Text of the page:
THE BLOG
02/07/2007 05:52 pm ET Updated May 25, 2011

Unwind the Coil of Denial on Iraq

Given the political, logistical and strategic unsustainability of our current policy, it's pretty clear that we are - indeed - going to pull out of Iraq at some point soon, and leave a big, big mess behind. It follows that the most pressing policy questions now facing the United States are all about how to do this. It will be a difficult road, given that massive bloodshed is likely to follow quickly on almost any troop drawdown, even if accompanied by some kind of partition plan.

Yet the discussion in Washington and the media is focused on other, less consequential things - the surge, the non-debate in the Senate. The foolish question of whether a bunch of politicians nattering on about an incremental policy shift "discourages" the troops. We've also got any number of Iraq war sideshows, many of which will prove important in a historical sense, laying out the massive scale of Iraq screwups. The head-scratching, "what were they thinking?" stuff. The Libby trial. Shipping billions in shrink-wrapped cash into a war zone.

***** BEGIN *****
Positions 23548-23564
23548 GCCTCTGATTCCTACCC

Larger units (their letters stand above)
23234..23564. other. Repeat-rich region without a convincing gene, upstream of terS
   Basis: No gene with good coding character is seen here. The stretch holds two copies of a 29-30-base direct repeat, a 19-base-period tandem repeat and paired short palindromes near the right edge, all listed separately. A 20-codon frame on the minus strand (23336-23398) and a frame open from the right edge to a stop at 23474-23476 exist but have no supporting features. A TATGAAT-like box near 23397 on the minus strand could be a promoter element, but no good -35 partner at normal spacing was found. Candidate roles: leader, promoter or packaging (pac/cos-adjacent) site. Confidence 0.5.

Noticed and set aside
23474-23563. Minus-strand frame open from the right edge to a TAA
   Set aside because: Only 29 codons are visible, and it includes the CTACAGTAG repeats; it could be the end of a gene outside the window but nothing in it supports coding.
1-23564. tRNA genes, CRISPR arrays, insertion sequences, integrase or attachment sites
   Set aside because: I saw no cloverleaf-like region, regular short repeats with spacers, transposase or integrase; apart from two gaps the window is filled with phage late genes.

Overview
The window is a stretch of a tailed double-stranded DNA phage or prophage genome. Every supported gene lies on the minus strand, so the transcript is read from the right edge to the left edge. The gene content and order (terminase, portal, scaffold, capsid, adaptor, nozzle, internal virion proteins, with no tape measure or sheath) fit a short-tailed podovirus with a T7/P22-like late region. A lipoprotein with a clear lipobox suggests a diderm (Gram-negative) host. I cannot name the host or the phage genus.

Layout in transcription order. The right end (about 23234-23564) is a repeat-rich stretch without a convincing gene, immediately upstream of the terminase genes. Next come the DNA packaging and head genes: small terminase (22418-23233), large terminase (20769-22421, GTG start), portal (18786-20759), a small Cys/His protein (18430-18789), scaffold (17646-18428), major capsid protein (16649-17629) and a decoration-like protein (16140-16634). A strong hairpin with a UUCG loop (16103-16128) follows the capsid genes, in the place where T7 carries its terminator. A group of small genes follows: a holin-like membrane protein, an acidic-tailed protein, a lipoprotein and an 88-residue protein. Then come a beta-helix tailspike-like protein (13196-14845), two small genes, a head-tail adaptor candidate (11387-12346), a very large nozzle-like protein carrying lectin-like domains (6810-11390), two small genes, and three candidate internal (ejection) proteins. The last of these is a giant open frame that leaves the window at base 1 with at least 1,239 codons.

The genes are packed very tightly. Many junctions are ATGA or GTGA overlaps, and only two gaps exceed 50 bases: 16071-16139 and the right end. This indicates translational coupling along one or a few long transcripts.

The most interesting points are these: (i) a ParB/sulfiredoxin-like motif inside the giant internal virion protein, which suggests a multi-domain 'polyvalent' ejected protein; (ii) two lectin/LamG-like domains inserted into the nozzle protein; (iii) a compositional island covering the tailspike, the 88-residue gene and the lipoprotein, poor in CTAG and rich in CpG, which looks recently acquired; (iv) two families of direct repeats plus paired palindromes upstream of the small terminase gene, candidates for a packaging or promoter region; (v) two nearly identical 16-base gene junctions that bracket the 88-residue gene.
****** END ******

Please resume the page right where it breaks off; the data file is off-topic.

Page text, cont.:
Part of it is, of course, that George W. Bush is "the decider." As long as he's there, deciding, and all attention focuses on him, it's his war, his own little self-indulgent drama. Add a war with Iran to the mix and the hard questions on a way forward only multiply. His personal denial becomes a kind collective one, an almost welcome distraction from the terrible choices that await.

But we won't help the Iraqis, or our troops, until we collectively grapple with the untenability of our current situation, and confront the actual choices - military, political, moral - involved in disengaging from Iraq. What do we do about refugees? Can we protect people who supported us? Can we stop ethnic cleansing? Can we stand aside while that happens, if that is deemed to be in our strategic interest? Given that our basic, underlying reasons for acting on the world stage have been so undermined by the Iraq war, it will also mean taking stock of the damage, analyzing just how weakened we've become.

It's easy to say "pull out now!" But to actually proceed, I think, will mean unwinding the tight coil of denial about our own moral agency in a disastrous war, and about what happens when we leave.